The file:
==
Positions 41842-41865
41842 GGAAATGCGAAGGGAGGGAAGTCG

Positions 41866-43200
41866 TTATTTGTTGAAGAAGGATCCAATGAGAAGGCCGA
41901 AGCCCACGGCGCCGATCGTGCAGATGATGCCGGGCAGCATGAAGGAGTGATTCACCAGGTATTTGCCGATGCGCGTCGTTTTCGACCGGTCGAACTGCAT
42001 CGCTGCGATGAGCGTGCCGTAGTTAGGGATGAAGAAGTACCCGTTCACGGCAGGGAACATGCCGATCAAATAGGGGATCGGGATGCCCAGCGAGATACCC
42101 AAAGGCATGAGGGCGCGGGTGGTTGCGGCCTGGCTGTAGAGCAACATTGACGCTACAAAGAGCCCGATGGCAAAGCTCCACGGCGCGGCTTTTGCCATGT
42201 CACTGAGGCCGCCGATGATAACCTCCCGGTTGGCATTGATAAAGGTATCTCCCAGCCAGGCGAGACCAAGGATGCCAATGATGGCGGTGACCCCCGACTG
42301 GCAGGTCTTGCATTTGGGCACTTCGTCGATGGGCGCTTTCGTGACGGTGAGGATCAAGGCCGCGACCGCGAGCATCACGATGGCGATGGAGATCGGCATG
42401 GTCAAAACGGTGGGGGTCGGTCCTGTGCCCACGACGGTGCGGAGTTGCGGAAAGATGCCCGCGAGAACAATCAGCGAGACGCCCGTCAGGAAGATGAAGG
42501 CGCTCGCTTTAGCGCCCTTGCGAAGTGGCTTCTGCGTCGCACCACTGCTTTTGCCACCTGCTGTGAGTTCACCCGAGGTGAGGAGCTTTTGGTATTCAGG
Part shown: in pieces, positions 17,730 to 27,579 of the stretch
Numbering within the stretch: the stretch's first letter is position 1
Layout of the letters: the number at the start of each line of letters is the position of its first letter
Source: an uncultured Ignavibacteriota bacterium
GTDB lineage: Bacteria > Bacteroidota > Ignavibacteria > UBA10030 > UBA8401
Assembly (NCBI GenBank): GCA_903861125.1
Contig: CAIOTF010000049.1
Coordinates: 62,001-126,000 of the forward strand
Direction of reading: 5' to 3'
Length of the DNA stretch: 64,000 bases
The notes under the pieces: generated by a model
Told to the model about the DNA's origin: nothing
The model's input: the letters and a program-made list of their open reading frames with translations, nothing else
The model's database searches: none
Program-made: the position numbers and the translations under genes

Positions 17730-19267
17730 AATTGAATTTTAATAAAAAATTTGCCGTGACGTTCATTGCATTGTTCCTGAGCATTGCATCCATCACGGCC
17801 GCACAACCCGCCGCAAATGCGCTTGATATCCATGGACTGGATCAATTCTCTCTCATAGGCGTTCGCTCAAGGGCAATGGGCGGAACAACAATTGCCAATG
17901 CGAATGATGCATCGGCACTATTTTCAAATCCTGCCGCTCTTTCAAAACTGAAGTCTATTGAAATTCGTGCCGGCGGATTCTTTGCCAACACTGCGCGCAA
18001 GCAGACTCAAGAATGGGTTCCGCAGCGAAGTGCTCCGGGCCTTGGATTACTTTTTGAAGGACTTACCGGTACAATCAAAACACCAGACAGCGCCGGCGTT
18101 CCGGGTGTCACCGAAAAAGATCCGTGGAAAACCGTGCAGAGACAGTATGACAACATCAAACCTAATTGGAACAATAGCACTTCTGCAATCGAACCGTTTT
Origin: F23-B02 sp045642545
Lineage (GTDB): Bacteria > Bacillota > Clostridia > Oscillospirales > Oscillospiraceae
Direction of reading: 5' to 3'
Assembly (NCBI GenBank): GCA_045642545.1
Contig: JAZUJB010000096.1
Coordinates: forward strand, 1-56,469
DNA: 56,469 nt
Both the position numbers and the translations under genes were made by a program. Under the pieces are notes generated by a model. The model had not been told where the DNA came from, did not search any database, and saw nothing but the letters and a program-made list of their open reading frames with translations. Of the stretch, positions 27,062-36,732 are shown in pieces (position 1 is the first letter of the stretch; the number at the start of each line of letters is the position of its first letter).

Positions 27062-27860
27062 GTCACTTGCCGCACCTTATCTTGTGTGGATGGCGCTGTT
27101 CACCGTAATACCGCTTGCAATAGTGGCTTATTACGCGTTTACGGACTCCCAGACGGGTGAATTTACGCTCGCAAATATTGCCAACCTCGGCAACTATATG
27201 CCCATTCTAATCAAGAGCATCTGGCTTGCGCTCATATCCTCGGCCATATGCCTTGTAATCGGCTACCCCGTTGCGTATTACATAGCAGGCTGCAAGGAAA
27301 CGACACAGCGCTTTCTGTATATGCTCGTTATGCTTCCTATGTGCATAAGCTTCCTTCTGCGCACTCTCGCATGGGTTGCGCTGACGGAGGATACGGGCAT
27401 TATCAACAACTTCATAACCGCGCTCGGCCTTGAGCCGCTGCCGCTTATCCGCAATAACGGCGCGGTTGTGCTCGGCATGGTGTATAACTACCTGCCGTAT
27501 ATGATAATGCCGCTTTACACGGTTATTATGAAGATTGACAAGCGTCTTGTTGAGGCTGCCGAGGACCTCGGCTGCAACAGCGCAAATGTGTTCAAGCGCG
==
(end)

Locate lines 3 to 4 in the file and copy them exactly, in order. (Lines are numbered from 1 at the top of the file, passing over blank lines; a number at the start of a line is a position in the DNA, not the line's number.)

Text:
Positions 41866-43200
41866 TTATTTGTTGAAGAAGGATCCAATGAGAAGGCCGA